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CONF доклады У.Чейфа

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  • Gurevich
    çÌÕÂÏËÏÕ×ÁÖÁÅÍÙÅ ËÏÌÌÅÇÉ! ÷ ÐÒÅÄÙÄÅÝÅÍ ÏÂßÑ×ÌÅÎÉÉ Ï ÍÏÓËÏ×ÓËÉÈ ÄÏËÌÁÄÁÈ õÏÌÌÁÓÁ
    Message 1 of 1 , Sep 21, 2004
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      Глубокоуважаемые коллеги!

      В предыдещем объявлении о московских докладах Уолласа Чейфа была
      допущена ошибка, связанная с темой доклада, который состоится в МГУ
      14-го октября. Тема этого доклада: "Язык и сознание".

      Приглашаются все желающие.


      Language and Consciousness
      Wallace Chafe

      Linguists have recently taken two different approaches to the relation
      between language and consciousness. I will contrast my own approach with
      that of another linguist, Ray Jackendoff. Both of us agree that this
      relation cannot be explored without taking other mental phenomena into
      account, in particular thought and imagery. We agree, furthermore, that
      conscious experience includes both imagery and emotions, whether or not
      those experiences can be considered elements of thought. Jackendoff sees
      consciousness as limited to uninterpreted imagery, whose qualities mirror
      those of uninterpreted visual, auditory, or other raw sensory information.
      He presents evidence that such imagery is external to thought, in part
      because it is too particular, in part because it does not allow the
      identification of individuals, and in part because it fails to support
      reasoning. If, in fact, all we are conscious of is uninterpreted imagery
      and imagery does not belong to thought, it follows that we are not
      conscious of thought. In contrast, I distinguish between immediate and
      displaced consciousness, the former involved in direct perception, the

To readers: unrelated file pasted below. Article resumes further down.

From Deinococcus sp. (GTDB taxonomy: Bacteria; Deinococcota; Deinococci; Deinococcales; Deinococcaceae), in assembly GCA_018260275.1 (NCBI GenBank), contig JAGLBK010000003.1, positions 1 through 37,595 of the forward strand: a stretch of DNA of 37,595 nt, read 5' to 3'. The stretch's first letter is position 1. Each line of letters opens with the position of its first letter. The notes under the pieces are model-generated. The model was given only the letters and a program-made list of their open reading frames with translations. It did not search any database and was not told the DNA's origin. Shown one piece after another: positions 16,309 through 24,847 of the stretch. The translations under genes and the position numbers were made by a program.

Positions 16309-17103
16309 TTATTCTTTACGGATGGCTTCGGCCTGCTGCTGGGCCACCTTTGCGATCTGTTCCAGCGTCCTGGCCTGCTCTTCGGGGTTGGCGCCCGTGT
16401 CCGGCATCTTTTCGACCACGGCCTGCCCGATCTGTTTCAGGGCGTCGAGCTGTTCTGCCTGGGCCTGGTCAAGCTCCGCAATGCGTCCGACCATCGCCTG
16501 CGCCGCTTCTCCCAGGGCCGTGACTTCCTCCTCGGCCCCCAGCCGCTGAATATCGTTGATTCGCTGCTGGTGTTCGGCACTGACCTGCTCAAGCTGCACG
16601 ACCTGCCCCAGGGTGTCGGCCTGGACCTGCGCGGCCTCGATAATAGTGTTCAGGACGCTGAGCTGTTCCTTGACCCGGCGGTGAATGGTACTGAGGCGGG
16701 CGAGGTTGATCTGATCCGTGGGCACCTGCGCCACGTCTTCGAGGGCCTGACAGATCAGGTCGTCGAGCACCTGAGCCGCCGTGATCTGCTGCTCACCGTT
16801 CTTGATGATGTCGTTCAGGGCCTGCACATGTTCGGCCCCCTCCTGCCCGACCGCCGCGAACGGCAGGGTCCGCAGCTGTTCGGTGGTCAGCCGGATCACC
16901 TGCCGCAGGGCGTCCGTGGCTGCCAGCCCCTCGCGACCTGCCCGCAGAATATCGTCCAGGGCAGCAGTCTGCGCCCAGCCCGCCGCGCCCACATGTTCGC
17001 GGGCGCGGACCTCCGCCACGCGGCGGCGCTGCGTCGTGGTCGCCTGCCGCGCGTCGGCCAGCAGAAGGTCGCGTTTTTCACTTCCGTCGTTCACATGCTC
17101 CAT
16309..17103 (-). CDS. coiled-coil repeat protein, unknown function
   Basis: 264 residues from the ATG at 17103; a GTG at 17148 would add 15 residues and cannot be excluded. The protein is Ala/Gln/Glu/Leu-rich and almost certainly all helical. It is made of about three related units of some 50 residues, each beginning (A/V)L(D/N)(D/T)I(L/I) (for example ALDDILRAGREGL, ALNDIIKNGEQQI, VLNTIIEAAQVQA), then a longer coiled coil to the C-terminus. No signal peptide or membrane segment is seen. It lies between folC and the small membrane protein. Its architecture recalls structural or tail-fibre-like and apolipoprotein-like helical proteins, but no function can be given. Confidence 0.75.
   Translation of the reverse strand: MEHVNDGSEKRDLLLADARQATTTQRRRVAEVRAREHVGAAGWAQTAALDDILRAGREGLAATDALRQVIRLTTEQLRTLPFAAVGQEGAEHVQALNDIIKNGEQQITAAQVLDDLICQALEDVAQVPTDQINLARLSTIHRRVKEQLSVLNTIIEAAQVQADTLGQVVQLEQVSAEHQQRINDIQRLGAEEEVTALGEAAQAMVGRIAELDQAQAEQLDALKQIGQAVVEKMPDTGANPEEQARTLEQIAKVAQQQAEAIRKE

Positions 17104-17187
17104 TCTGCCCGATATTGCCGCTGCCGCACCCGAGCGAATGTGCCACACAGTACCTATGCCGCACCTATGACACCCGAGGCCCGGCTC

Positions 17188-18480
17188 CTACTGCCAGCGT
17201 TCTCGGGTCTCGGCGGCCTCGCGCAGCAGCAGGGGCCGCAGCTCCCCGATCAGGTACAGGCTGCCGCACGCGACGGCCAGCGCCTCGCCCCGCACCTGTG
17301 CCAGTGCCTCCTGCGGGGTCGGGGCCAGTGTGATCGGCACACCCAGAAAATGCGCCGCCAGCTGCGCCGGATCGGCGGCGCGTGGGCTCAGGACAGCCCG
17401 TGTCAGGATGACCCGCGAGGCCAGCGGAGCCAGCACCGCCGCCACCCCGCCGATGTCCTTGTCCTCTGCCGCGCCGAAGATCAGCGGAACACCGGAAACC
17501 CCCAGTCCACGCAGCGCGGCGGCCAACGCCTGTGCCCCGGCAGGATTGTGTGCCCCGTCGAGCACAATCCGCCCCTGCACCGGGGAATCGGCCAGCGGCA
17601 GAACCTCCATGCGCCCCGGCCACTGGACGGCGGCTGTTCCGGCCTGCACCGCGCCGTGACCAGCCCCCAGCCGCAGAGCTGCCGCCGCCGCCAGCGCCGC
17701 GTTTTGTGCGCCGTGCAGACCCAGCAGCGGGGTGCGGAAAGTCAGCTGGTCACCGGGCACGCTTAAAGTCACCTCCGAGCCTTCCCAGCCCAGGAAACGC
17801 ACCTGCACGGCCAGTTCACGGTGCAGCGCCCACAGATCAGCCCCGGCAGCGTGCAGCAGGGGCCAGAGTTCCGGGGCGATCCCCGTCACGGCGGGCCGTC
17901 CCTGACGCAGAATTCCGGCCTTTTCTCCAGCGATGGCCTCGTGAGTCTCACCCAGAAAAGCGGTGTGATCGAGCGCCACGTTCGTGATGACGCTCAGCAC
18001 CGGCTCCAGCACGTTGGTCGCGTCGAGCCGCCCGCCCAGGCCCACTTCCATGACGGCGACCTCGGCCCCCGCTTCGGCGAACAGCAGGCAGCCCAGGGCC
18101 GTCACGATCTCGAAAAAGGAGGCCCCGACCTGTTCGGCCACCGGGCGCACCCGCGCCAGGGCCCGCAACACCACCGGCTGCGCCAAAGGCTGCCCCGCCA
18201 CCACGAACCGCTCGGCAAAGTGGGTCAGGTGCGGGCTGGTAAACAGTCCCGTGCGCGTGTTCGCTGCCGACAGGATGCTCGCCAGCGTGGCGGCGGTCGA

latter in experiences that are recalled or imagined. Immediate
      consciousness includes not only sensory experiences but also their
      interpretation in terms of ideas, which are positioned within a complex web
      of orientations and relations. Displaced consciousness includes sensory
      imagery that is different in quality from immediate sensory experience, but
      is always accompanied by ideational interpretations that resemble those of
      immediate experience. I suggest that both the imagistic and ideational
      components of consciousness are central components of thought, as I will
      illustrate with linguistic examples.


      ===============


      Where Do Adjectives Come From?

      Wallace Chafe

      The question of whether a grammatically definable class of adjectives is present in all
      languages has come to the forefront recently through independent suggestions of R.M.W. Dixon and
      Mark Baker, both of whom believe that adjectives are universal. The Northern Iroquoian languages
      (Mohawk, Oneida, Onondaga, Cayuga, Seneca, and Tuscarora) provide a good test of that proposal
      because such a class is by no means obvious in those languages. At best there is an adjectival
      subset of verb roots, but even that is questionable. Using Seneca as representative of all six
      languages, I will discuss several criteria by which such a subset of verb roots might be
      identified, pointing out problems in each case. The adjectival class, if such a class can be
      defined grammatically at all, is far from obvious, and I will suggest that languages differ
      significantly in the clarity with which adjectives can be identified. I will mention the
      existence of a well-defined adjective class in the related language Cherokee, one that arose
      after that language had separated from its northern relatives, thus highlighting the absence of
      such a class in the latter.
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